Sorry for top-post.
in a purely personal capacity, having spent many MANY hours jabber
scribing in a number of WG (IPFIX, DNSext/DNSop/SIDR, plenary):
Its a thankless (mostly) task.
its exhausting for more than 30min without a break.
its impossible to participate in a WG discussion an jabber scribe.
therefore to scribe is to take yourself out of the loop (tm) in the
substance of the discussion.
Chairs oftentimes fail to recognize the timliness of jabber-scribe
forced interventions into the room. You can't scribe and queue at the
There are disputes in WG about what is, or is not, a proper record of
the session and I don't think its fair to put a jabber scribe in the
position of possibly being held 'on the record' for what they scribe.
Having said which, as a best-effort assistance, and as a vehicle for
rapid noting the flow of activity in a group, I'm all for it.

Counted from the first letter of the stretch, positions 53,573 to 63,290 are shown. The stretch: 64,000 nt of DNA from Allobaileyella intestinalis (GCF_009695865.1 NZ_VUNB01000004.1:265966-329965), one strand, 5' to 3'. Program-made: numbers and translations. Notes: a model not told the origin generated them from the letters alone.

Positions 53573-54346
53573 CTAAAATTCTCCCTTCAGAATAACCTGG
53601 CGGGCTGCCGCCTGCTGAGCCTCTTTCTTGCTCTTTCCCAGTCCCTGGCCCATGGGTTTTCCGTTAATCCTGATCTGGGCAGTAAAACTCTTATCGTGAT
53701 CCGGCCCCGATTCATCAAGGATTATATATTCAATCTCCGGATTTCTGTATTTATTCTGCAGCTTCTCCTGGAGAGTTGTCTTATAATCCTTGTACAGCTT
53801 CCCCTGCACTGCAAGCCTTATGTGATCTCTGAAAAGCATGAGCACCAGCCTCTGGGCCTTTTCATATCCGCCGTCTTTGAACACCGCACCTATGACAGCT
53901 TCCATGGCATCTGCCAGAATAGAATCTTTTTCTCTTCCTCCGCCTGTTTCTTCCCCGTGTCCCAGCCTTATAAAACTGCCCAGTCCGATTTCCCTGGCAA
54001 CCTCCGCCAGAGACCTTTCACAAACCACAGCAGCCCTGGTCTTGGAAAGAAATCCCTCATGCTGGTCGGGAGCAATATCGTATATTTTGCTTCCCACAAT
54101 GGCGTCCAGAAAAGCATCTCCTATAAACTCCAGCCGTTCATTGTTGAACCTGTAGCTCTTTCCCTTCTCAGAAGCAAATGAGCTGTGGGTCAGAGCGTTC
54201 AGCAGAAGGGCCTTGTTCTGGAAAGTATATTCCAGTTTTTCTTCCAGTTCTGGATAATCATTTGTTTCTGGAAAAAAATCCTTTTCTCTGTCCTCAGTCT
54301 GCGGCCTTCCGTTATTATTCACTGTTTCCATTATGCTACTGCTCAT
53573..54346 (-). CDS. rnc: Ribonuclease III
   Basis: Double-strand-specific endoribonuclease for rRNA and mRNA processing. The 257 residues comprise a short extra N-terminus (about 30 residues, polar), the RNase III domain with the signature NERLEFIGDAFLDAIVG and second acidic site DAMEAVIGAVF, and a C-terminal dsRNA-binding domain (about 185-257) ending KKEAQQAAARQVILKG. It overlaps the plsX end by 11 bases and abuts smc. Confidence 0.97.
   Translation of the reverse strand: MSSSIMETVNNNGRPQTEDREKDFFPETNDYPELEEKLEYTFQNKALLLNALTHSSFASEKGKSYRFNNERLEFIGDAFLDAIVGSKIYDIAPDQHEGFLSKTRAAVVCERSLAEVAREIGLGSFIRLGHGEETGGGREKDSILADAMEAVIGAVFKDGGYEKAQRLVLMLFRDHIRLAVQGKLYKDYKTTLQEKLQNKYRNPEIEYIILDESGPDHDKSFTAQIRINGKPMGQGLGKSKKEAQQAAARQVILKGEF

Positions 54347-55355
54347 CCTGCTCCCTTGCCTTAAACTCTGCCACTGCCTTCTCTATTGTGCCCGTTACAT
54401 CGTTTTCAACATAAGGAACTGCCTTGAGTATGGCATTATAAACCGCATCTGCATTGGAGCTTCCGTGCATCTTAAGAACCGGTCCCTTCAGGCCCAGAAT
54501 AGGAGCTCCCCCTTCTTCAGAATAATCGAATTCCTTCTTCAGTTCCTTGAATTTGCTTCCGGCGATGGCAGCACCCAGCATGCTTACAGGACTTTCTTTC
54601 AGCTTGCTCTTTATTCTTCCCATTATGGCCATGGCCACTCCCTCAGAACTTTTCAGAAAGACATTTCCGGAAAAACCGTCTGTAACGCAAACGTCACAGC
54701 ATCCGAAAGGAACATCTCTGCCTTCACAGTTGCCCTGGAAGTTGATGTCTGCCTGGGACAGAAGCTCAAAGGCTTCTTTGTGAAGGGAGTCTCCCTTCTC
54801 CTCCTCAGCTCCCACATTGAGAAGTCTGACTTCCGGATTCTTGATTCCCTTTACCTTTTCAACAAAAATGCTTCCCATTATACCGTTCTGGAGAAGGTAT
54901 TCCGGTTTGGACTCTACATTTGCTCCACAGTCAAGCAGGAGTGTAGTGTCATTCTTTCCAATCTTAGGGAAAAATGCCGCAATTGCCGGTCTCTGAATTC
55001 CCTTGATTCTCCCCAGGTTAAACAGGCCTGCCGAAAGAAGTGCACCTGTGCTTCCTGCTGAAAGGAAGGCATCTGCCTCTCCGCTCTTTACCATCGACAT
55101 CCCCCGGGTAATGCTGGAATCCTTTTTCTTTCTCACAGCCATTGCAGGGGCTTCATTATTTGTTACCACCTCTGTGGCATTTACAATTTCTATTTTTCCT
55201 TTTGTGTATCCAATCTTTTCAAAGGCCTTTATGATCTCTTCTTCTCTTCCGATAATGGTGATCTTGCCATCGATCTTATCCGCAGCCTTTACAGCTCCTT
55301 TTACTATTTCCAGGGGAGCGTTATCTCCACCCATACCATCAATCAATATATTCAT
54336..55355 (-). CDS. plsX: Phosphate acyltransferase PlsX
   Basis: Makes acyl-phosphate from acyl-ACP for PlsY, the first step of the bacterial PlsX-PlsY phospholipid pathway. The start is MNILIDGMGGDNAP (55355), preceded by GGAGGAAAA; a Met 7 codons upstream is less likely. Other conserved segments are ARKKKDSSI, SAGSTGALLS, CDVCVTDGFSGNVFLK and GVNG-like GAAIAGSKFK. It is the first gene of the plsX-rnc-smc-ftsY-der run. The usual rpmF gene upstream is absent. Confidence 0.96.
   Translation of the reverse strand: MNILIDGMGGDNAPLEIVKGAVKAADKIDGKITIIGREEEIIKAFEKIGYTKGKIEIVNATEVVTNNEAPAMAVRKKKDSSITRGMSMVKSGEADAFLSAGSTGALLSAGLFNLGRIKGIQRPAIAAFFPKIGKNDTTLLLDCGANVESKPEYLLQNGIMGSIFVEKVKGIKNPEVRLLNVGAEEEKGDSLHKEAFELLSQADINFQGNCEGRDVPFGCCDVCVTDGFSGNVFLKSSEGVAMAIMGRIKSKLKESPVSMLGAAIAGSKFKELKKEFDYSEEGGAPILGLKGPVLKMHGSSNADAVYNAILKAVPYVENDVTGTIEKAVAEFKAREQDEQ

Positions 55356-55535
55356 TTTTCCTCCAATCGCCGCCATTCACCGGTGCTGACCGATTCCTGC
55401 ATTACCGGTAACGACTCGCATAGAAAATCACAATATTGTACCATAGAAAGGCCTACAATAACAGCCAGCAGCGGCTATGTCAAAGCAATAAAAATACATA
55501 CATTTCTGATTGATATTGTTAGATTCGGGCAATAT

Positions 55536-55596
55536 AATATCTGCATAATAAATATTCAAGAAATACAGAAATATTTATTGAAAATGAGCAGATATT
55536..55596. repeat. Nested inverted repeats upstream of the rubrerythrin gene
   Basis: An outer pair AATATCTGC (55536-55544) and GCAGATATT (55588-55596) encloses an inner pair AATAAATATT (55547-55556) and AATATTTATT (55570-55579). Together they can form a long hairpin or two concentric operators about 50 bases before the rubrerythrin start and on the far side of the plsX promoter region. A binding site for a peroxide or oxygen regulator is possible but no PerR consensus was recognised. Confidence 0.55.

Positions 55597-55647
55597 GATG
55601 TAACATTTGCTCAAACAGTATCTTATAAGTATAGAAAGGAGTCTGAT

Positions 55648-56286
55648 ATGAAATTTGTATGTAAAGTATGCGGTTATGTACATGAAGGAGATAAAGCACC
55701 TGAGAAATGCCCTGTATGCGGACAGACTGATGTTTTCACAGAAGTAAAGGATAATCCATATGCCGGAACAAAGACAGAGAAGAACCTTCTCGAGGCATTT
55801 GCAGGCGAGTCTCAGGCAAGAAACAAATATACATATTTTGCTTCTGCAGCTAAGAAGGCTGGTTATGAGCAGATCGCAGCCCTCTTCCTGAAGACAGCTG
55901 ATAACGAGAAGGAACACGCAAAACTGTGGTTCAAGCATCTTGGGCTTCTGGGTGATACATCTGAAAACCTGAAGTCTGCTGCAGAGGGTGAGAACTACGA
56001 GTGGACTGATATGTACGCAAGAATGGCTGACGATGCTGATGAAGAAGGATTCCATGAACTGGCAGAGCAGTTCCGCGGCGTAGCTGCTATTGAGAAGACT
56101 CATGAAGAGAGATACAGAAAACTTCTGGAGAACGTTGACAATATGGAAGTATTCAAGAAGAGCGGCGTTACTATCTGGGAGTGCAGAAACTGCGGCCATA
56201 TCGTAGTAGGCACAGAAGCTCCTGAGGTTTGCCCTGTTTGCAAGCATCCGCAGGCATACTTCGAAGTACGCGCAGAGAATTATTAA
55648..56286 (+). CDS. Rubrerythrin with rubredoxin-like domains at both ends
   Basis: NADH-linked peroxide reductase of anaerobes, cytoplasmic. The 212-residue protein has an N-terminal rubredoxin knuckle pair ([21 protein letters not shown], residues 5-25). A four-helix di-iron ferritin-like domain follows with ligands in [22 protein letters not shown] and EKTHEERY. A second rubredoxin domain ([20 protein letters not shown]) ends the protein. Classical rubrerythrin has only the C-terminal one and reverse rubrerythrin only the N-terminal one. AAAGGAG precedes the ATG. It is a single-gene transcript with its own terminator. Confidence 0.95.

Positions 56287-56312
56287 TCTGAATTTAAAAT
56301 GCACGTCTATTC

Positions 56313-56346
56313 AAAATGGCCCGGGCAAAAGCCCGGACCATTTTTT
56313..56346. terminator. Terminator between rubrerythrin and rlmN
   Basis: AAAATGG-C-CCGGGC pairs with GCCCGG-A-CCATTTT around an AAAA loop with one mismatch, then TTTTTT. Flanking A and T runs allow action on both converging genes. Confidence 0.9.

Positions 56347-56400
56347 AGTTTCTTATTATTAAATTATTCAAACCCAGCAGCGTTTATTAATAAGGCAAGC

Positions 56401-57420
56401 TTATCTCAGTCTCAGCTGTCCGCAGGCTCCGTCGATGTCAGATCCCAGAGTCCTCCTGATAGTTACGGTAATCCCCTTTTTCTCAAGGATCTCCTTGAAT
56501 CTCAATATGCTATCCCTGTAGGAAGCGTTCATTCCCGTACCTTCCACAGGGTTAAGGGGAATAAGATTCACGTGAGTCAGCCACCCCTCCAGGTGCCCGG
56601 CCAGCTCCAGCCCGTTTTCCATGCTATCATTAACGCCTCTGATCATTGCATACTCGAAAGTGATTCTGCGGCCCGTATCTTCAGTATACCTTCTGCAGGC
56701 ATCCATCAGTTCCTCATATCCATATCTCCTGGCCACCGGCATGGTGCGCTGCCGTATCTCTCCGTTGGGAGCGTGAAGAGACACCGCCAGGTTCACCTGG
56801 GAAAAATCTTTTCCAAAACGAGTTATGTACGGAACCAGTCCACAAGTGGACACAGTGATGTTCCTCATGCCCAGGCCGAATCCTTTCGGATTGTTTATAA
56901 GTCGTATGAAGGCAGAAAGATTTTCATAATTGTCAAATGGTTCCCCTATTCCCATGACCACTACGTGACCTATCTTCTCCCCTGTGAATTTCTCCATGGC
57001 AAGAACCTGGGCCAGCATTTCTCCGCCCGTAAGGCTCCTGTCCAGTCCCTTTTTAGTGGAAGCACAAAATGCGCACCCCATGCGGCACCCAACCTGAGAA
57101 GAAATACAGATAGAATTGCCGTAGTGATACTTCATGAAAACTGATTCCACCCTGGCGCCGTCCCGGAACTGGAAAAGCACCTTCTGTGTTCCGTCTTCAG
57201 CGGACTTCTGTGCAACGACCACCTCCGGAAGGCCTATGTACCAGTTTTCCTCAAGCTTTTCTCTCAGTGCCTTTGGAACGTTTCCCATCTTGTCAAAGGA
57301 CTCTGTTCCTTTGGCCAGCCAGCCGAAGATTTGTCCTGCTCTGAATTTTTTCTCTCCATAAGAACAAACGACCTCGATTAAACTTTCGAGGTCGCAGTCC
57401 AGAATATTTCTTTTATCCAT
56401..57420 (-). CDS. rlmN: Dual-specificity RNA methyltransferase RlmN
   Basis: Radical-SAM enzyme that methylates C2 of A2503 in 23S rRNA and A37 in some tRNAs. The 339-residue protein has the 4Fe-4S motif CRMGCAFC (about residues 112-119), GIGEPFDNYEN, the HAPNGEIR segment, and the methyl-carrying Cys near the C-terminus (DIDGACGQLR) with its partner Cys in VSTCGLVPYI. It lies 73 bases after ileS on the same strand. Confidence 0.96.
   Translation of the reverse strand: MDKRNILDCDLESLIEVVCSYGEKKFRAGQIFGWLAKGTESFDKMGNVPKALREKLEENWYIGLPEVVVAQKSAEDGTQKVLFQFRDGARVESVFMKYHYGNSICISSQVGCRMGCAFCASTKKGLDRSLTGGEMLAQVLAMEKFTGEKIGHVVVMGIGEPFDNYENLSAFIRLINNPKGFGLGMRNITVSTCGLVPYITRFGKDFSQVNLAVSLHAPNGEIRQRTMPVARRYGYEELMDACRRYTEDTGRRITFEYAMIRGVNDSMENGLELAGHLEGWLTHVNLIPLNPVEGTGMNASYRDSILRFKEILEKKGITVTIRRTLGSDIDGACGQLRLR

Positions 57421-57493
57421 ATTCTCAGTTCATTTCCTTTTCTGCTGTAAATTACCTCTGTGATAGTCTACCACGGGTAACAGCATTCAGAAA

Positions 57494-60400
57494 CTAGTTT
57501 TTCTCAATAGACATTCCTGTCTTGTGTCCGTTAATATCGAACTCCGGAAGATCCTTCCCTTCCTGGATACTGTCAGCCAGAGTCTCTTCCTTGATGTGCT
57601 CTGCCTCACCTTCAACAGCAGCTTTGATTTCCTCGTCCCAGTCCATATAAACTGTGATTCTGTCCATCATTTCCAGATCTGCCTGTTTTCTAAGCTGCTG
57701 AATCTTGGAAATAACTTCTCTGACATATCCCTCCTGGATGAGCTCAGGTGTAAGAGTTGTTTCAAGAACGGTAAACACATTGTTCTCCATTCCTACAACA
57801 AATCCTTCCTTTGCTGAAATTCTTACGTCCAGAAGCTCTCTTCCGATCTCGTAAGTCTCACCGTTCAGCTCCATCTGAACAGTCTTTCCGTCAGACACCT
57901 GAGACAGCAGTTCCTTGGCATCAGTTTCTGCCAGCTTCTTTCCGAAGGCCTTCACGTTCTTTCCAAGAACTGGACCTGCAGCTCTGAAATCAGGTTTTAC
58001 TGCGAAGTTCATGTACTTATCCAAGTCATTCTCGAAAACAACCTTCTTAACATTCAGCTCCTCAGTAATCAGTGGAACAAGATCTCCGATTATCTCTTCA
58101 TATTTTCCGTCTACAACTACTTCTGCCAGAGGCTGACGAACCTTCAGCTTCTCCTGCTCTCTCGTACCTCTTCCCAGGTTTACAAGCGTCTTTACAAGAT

On 28/10/2009, at 3:01 PM, Joel Jaeggli wrote:
Dave CROCKER wrote:
Posting documents in a format that involves text files with very
long lines that require horizontal scrolling with many systems
is not a favor to the community or an aid to ready
wraping long lines is not a new technology
A stray thought:
While it is always better to have an explicitly appointed scribe, I
wonder whether a collaborative approach might help in the situations
they could simply be recorded, post-production is prohibitively
expensive for a time and workflow perspective but raw recording have
some utility if you are willing to spend the cycles to reconstruct
events from them.
I'm thinking that a jabber session for a meeting would permit all
participants to post their comments of what is happening as the
progresses. This would not be a public session; its sole purpose
be to make an archive of notes that could then be lightly massaged
If everyone in the meeting is recruited to assist, I suspect the
could be reasonably comprehensive.
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